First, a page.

By the mid to late 1960s, Louis de Funès had well and truly established as France's
top comic film actor. Le Petit baigneur
is a relative minor entry in his
filmography but it continued a remarkable series of box office successes which began with
Le Gendarme de Saint-Tropez
and a groovy Fantômas
Le Petit baigneur
was directed by Robert Dhéry, who collaborated with De
Funès on a number of other films. He is perhaps best known as the director
of the popular comedy troupe, Les Branquignols, who leapt to fame in the late 1940s.
Dhéry (who also stars in the film as the red-headed inventor Castagnier) was a
fan of the comedy classics of the silent era (notably those featuring the comic genius
Buster Keaton), and Le Petit baigneur
can be regarded as a shameless homage to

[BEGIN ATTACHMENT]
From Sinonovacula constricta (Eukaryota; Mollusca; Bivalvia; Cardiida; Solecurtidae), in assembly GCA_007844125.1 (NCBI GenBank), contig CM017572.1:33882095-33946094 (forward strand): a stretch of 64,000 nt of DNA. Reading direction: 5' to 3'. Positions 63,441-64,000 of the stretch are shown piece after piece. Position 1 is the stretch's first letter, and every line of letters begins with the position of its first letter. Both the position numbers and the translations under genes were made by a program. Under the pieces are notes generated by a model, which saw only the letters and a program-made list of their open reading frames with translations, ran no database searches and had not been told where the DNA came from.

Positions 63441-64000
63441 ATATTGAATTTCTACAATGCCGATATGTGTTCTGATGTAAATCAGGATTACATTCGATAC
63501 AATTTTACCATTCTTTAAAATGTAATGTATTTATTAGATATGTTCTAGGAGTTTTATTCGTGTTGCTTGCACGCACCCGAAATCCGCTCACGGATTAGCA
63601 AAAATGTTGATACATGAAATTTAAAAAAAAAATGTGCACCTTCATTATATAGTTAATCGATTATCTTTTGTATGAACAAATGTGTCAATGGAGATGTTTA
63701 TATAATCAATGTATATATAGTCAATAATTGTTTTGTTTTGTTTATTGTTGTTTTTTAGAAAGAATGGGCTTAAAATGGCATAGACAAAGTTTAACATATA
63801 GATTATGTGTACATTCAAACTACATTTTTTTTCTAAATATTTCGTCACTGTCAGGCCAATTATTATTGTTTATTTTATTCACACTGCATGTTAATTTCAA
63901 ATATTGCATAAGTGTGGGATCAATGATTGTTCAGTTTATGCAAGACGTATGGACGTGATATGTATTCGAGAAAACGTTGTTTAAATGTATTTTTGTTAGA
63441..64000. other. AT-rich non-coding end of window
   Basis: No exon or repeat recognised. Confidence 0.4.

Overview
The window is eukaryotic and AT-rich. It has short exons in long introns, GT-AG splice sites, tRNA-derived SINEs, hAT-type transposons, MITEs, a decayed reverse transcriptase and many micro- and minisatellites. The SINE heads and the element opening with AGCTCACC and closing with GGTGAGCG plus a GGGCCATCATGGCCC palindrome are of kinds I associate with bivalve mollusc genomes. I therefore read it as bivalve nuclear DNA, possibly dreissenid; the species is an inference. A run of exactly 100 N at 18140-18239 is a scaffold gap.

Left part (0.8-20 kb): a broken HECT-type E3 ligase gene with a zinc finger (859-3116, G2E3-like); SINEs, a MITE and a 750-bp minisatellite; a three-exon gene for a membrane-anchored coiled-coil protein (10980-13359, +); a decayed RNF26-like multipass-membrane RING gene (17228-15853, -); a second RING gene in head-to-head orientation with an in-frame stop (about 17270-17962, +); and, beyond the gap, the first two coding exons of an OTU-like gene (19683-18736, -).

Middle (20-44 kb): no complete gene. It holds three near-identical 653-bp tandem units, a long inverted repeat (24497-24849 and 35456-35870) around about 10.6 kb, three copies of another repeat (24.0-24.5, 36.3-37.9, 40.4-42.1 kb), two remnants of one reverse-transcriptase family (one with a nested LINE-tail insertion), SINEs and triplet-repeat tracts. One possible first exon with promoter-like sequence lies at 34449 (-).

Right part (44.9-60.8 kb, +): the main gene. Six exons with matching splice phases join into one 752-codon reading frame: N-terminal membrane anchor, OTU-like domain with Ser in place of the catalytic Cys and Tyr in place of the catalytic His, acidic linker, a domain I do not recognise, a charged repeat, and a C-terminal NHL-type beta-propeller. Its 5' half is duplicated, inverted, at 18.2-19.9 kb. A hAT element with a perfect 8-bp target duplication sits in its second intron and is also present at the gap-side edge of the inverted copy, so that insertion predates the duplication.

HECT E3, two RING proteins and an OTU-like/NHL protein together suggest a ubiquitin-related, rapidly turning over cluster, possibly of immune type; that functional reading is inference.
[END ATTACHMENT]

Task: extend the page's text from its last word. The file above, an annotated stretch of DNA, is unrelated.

With a virtually non-existent plot and characters that appear to have been wrenched from
the pages of a comic book, Le Petit baigneur
's charm lies entirely in its relentless
series of visual jokes - some of which are hilariously funny. De Funès is
very nearly at his best, his style of comedy perfectly suited to this kind of film.
He manages to outshine all of his fellow actors, who generally fail to make much of the
film's comic potential - except for the spirited contributions from Colette Brosset and
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